UPDATE: Christian Kerr and staff reporters | January 16, 2009
MARK Donaldson has become the first Australian soldier awarded the Victoria Cross in 40 years, for his "exceptional bravery" in service in Afghanistan.
Trooper Donaldson has been awarded the nation's highest military honour in a ceremony in Canberra this morning by Governor-General Quentin Bryce.
INTERACTIVE GALLERY: All the past Australian Victoria Cross winners
Trooper Donaldson was serving with the SAS in Oruzgan province in Afghanistan on September 2 last year when his unit was hit by an ambush, wounding nine Australians.
He was awarded the Victoria Cross for “most conspicuous acts of gallantry in a circumstance of great peril”, according to the citation.
“During a prolonged and effective enemy ambush on numerous occasions he deliberately drew the enemy’s fire in order to allow wounded soldiers to be moved to safety.
“As the battle raged around him he saw that a coalition force interpreter was lying motionless on exposed ground.
“With complete disregard for his own safety, on his initiative and alone, Trooper Donaldson ran back 80 metres across exposed ground to rescue the interpreter and carry him back to vehicle.
“Trooper Donaldson then rejoined his patrol and continued to engage the enemy while remaining exposed to heavy enemy fire.”
His citation said he "displayed exceptional courage in circumstances of great peril" and saved the life of the interpreter.
Kevin Rudd described the award as “truly historic”.
“Trooper Donaldson’s bravery will forever be engraved in Australian history,” the Prime Minister said in a statement.
“Generations of schoolchildren will now know of the story of Trooper Mark Donaldson.
“Trooper Donaldson’s courage and selflessness in the face of such unspeakable danger is not only a great tribute to him and his family – it epitomises the spirit of the Aussie Digger.
“The soldiers that he saved will be forever indebted to him. The nation will be forever indebted to him.”
Ms Bryce described Trooper Donaldson as “the finest example and inspiration”.
“We are here to dedicate your contribution, your unconditional surrender to duty and humanity, your abandonment of your own necessity so that others may be secure, your courage, generosity, compassion,” Ms Bryce said at the ceremony.
“Trooper Donaldson, VC, I salute you.”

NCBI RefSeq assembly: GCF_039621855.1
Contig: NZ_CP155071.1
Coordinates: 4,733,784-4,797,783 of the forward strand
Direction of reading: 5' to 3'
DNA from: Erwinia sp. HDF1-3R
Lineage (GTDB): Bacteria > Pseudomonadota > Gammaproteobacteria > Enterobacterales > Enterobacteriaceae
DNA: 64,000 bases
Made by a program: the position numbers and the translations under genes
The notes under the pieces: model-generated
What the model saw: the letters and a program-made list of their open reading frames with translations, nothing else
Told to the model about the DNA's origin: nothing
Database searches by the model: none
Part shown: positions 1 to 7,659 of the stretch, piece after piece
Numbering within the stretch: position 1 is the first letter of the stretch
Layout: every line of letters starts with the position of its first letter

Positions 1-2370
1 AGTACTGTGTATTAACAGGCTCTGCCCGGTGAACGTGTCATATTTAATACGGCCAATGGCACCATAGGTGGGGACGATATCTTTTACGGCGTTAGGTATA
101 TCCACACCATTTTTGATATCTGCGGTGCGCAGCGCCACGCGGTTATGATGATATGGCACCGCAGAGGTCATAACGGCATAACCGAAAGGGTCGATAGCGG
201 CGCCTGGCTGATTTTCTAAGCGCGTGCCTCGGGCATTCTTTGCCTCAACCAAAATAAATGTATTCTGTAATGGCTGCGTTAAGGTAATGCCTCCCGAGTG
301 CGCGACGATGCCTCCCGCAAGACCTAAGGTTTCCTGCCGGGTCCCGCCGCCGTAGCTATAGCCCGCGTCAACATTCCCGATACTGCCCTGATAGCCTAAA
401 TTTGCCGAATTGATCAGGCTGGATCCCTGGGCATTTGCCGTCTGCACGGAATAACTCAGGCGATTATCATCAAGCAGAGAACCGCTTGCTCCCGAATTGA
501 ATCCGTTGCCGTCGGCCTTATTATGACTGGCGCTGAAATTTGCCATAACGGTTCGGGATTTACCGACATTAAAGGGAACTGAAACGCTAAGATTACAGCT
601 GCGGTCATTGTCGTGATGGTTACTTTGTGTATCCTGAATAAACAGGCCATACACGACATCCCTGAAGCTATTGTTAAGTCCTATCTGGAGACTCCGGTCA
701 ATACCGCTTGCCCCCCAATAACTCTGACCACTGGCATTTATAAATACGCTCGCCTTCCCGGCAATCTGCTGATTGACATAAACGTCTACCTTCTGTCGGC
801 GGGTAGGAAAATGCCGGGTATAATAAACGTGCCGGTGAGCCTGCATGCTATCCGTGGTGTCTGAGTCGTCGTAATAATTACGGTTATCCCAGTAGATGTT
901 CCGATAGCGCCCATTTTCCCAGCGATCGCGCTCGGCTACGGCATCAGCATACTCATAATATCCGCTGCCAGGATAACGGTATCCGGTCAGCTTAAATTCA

Chief of the Defence Force Angus Houston told the gathering Victoria Cross recipients were “at the very core of the ethos of which our military identity had been forged”.
“We in the modern Australian Defence Force strive to live up to the heroism and the values of the Victoria Cross recipients that have gone before us.”
In keeping with protocol Air Chief Marshal Houston then saluted Trooper Donaldson.
“As the highest ranking member of the defence force there has been no current serving member that I salute until now,” he said.
“Tradition holds that even the most senior officer will salute a Victoria Cross recipient as a mark of the utmost respect for their act of valour.”
An official Defence account of the action in December detailed the ambush and heroism of Australians, referring to Trooper Donaldson as Trooper F.
Major General Tim McOwan said a joint US, Australian and Afghan Humvee convoy was ambushed when returning to base after inflicting 13 Taliban kills a day earlier.
"In order to regain the initiative several SAS soldiers reacted to the ambush without regard to their own safety," Major General McOwan said.
"One soldier, whom I shall refer to as Trooper F, moved between positions of cover to engage the enemy, using anti-armour weapons as well as his personal weapon.
"The soldier deliberately exposed himself to enemy fire on several occasions in order to draw fire away from those soldiers who were already wounded in the initial heavy fire."
During an attempt to move the convoy away from the heavy enemy fire, a severely wounded Afghan interpreter fell from a truck. "Trooper F saw he had fallen and was lying to the rear in the open in ground being raked by machinegun fire," Major General McOwan said.
"Without prompting and without regard to his own safety, Trooper F went back to recover the wounded Afghan. He ran across about 80m of fire-swept and exposed ground, drawing intense and accurate machinegun fire from the entrenched enemy positions."
Trooper F lifted the wounded man on to his shoulders and carried him back to the vehicles before applying first aid and then returning to the firefight.
The Taliban ambush resulted in nine Australian soldiers being wounded, the most in a single action since the Vietnam War.
Ninety six Australians have been awarded the Imperial Victoria Cross.
Trooper Donaldson becomes the first recipient of the Victoria Cross for Australia, which replaced the imperial honour in 1991.
The first Australian to be awarded a Victoria Cross was Captain Sir Neville Howse VC KCMG CB KStJ in 1900 during the Boer War. He also served in World War I and later as commonwealth minister for health, defence and repatriation.
The most recent Australian recipient of the Victoria Cross was Warrant Officer Keith Payne VC OAM in 1969 for gallantry during the Vietnam War. Under heavy enemy fire Warrant Officer Payne instigated a daring rescue of more than 40 men, many of them wounded, and led the party back to the battalion base.
Along with Mr Payne, the only other surviving Australian VC recipient is Victorian Edward Kenna, who won his award for service in New Guinea in 1945.